I've noticed that, especially on the internet, people are judged based on broad generalisations and wide-sweeping categories. Why?
Some have told me that stereotypes are typically true, otherwise they wouldn't exist. I am inclined to disagree because of how many stereotypes I've seen proved untrue. I think that this is a self-deluded rationalisation from people who want to have a reason to feel better about themselves after passing judgement. For example, some people feel that all programmers are "assholes", and while I know some programmers are, this is largely not the case in my experience. Programmers are sometimes impassioned, sometimes lacking in empathy, but I rarely see 'assholes'.
Some have told me that they have their own personal bad experiences with a member of a group, so they feel the entire group is bad. I don't want to start a war about furries or musicians or bronies or [fill in the blank], but a single member of a group you haven't interacted with much is probably the loudest one and therefore the poorest representation of what the group as a whole is like. In my spare time, I like to draw canines (especially wolves and foxes), and this has given me a bit of an overlap with some of the furry community. I've found most of them to be balanced, delightful people — though certainly they aren't all that way — yet I still constantly run in to people who think that furries are monsters. I met someone once who actually hoped that all furries "die of horrible diseases you can only get from having sex with animals"... which fails to note that I haven't even met a furry that does such a thing. Again, this is just a stereotype that is silly and causing unnecessary hate and tension to a group of people based on stories or a few fringe members.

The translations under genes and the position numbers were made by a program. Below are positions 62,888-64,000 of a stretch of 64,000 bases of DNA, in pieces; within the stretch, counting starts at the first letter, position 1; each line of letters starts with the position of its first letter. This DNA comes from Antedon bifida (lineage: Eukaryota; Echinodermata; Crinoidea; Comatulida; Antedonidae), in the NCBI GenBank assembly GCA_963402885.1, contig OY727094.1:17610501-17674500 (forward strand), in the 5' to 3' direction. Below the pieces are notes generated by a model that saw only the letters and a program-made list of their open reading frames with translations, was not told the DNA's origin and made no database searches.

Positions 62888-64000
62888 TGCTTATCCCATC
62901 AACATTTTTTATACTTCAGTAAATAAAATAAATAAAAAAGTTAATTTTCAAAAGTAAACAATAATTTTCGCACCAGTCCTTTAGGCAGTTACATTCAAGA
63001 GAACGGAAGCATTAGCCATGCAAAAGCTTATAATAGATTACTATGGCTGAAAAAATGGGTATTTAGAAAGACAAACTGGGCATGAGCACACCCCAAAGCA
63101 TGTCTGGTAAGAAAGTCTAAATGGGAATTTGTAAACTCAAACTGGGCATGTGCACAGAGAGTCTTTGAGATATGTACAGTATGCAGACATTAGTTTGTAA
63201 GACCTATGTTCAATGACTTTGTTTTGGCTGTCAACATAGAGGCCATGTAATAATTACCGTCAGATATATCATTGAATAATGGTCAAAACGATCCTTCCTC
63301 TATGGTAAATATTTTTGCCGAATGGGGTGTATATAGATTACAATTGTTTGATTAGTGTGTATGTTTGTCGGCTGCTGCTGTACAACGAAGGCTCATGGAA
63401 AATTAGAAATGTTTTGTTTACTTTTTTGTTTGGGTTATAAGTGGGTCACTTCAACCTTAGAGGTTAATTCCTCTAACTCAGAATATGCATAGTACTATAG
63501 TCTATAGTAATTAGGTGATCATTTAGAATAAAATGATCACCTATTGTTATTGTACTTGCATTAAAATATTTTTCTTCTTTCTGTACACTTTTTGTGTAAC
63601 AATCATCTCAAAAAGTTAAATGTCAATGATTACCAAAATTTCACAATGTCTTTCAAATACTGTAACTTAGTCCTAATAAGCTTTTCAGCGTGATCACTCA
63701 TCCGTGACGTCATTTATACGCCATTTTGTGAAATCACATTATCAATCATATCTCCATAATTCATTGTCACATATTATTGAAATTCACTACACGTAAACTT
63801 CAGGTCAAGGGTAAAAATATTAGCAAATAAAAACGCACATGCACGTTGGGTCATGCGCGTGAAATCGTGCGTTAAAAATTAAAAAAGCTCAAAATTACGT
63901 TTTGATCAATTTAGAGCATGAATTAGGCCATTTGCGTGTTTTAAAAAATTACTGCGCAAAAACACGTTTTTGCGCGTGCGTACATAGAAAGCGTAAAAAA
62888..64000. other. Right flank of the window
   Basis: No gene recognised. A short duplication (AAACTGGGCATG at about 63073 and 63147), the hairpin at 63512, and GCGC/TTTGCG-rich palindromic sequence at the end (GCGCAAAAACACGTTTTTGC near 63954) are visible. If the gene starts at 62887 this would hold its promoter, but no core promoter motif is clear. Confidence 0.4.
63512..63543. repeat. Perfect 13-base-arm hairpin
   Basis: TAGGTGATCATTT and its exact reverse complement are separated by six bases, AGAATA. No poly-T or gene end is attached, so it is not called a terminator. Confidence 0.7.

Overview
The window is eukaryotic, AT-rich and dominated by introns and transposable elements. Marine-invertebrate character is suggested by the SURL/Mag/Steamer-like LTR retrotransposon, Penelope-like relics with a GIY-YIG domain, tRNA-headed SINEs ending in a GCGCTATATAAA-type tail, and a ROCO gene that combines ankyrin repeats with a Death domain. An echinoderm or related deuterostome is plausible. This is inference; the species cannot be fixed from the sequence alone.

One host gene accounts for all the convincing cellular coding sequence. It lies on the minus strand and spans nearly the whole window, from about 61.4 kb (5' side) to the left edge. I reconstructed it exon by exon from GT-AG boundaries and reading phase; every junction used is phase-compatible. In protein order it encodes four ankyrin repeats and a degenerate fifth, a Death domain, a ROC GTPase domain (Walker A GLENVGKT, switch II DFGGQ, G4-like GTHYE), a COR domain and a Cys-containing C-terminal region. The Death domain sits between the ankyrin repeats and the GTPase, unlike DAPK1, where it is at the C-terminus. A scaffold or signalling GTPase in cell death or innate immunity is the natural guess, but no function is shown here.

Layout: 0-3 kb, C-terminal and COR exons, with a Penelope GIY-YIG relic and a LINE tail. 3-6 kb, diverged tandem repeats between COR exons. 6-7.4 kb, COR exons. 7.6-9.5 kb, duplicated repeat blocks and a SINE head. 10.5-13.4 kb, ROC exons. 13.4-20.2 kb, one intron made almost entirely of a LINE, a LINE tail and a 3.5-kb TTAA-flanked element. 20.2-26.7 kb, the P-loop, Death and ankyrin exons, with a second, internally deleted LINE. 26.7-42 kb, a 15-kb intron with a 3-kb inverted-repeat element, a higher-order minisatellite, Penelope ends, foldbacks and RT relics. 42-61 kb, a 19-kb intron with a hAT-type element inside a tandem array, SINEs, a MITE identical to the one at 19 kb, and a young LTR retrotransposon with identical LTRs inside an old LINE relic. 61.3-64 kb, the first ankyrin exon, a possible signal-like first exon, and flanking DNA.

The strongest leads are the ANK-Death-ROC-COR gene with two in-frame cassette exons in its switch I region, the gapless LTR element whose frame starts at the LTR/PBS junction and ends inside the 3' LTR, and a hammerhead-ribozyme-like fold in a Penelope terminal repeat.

What I implore you to do is to think for yourself and do a little research before you hate someone or a group based solely on something they like or their profession or the group with which they have membership. The results may surprise you.
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